One other thing. If you know you had water in the oil resultant from a leaky water pump, I suggest a couple of oil changes before you get into the head removal, which unless you are a contortionist is a bitch. Question: How did you drain the oil? Did you use a vacuum pump through the dipstick, or did you drain from the drain plug in front of the engine. I ask this, because the drain plug is not at the very bottom of the sump and if there was previously water in the oil, you will not have removed all the liquid from the crankcase by draining at the plug. By using the vacuum method, the extension of the dipstick tube reaches further into the bottom of the crankcase, but is still not at the bottom. Either one will leave a little liquid in the case and it doesn't take much water to froth-up the oil. My suggestion is that you drain the oil at least one more time, but be sure that the engine is well warmed up so that any water is mixed the oil. Directly after engine shut-down, remove the oil by the vacuum method via the dipstick tube. The is the best method to get rid of water in oil, which otherwise will separate. Since the oil is lighter than the water, the water will always stay on the bottom of the case, out of the reach of normal draining methods. So.....only go after the head if you still have water after a couple of oil changes.

Good luck! :)

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Post Options Post Options   Thanks (0) Thanks(0)   Quote Bill Layton Quote  Post ReplyReply Direct Link To This Post Posted: 05 May 2012 at 2:21pm
Nice post Frank!
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Post Options Post Options   Thanks (0) Thanks(0)   Quote Seawolf Quote  Post ReplyReply Direct Link To This Post Posted: 05 May 2012 at 3:48pm
THanks for the post. I have also been talking to Keith and here is what he had to say;
 

Not unusual for water pump seals to leak eventually.

As water pump is direct drive and mounted above drive unit it gives

easy access for water to get into crankcase.  Suggest you look very closely at pump for

any signs of water.  Pump has drain holes around narrow part of the pump body where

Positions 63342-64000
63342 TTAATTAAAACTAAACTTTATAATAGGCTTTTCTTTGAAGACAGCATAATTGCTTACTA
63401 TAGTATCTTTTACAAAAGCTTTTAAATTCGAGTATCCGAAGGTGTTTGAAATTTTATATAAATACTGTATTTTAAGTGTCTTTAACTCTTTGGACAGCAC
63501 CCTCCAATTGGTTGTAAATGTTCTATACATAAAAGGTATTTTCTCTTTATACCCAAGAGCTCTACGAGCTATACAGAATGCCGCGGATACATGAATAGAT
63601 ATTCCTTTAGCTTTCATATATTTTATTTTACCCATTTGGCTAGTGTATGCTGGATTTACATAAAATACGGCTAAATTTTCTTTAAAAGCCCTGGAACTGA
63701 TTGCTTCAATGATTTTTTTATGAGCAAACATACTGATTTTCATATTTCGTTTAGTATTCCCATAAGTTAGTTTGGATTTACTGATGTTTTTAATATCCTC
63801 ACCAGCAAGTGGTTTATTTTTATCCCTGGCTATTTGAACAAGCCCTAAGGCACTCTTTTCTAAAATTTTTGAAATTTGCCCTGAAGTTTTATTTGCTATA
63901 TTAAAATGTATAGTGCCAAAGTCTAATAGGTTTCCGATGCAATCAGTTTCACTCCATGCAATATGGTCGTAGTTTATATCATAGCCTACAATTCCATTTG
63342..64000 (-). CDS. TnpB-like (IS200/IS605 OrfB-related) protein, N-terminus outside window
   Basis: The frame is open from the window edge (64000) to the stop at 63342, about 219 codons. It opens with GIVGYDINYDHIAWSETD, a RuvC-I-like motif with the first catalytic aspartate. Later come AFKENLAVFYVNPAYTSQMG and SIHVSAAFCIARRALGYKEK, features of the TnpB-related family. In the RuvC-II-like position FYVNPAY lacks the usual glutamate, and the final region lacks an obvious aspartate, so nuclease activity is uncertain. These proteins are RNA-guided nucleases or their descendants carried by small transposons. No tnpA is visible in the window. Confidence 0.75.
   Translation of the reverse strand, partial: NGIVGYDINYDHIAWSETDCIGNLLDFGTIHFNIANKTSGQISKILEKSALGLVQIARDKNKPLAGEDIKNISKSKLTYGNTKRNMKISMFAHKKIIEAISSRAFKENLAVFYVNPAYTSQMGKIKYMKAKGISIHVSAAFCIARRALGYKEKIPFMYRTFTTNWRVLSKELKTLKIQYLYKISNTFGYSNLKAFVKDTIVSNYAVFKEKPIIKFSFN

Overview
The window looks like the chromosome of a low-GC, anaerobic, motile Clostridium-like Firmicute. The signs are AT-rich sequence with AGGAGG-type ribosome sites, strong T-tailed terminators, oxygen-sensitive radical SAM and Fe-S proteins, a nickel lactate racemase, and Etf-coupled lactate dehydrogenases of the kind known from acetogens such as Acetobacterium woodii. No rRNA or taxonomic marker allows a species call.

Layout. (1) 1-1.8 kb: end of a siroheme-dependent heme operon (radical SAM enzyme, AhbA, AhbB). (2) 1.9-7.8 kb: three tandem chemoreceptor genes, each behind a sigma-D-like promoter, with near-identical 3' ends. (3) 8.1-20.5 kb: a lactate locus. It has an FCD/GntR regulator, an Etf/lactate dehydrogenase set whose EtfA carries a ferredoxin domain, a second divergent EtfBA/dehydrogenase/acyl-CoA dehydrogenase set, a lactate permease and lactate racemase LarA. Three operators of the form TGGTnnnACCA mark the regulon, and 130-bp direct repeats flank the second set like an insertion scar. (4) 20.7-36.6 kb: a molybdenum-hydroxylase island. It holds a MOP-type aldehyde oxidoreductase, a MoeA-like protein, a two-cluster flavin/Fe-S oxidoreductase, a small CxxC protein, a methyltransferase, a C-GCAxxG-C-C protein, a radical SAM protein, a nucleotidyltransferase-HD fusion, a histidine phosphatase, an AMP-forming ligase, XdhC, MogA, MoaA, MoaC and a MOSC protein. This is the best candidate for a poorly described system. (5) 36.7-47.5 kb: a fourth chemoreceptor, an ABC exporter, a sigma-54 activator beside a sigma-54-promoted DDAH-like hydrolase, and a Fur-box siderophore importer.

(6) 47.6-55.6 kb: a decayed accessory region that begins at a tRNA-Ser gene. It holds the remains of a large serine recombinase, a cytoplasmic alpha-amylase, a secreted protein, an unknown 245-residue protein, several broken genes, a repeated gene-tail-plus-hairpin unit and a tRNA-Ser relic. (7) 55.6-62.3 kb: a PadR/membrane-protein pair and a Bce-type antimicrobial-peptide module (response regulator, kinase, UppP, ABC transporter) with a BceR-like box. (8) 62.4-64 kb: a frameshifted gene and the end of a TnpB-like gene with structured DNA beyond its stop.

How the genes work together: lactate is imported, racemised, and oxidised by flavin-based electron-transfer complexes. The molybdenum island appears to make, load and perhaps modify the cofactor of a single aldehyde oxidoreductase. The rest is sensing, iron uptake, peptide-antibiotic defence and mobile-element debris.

mounting yoke is.  Check that these are clear and or clean with a toothpick etc.

Run engine and watch for any drops of water at these holes.  If water, replace pump seals (2) It takes very little water to grey the oil. It takes 2 to 4 oil changes and 5 minute runs to get all contaminated oil out.

 

If pump not leaking next possible problem is breach of head gasket or cracked

cylinder head.  Fingers crossed!!!!

So  I ran the engine again and I had no water leaking from the water pump. Keith then suggested taking the water pump apart to be sure I saw no water, then changing the oil to see if the problem would disappear, would take 4-5 oil changes to clean the water out. We also talked about the possibility of a crack cylinder head and blown gasket.  With that he suggested taking the value cover off and looking and feeling for a crack. I did this first and  found none.

 

I did notice a little gray oil on the bottom of the cylinder and a slight but constant drip of water coming off the port value spring. So I found my water leak, can't tell if it is from the cylinder or the gasket.

 

I am also in the process of taking the water pump off to double check, then I will put every thing back together. Run the engine to warm up the oil and suck the oil out. Then I will pull the cylinder off and see what the gasket looks like.

 

Mark

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Post Options Post Options   Thanks (0) Thanks(0)   Quote frfletch Quote  Post ReplyReply Direct Link To This Post Posted: 05 May 2012 at 10:27pm
Okay. If you are not a contortionist, then you will have to become one. At 64 years of age, and damaged knees, back, shoulders, etc, I really "love" it down there.
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Post Options Post Options   Thanks (0) Thanks(0)   Quote Seawolf Quote  Post ReplyReply Direct Link To This Post Posted: 06 May 2012 at 10:54am

Just an update; I pulled the water pump housing  and checked for water, it was dry as a bone below the housing. So today I will remove the cylinder head. Another note, yesterday afternoon,  after putting the pump housing back together, I fired up the engine to warm it up for oil draining, it ran for a minute (water was coming out of the exhaust) and then it sputtered the died. I check and bled the fuel lines, they were fine, tried starting it, nothing, it was cold out so I put a little oil in the port for cold starting, Nothing. I was running out of time, so I put a charger on the battery and closed things up. I will see if I can start it out today, could enough water get into the oil to effect compression? If I don’t get it started, then I will proceed to drain what oil I can and remove the cylinder head.

PS - I trying to convince my wife that her small, nimble hands would be perfect for this kind of work, she's not buying into it...ideas?

 

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Post Options Post Options   Thanks (0) Thanks(0)   Quote Bill Layton Quote  Post ReplyReply Direct Link To This Post Posted: 06 May 2012 at 11:07am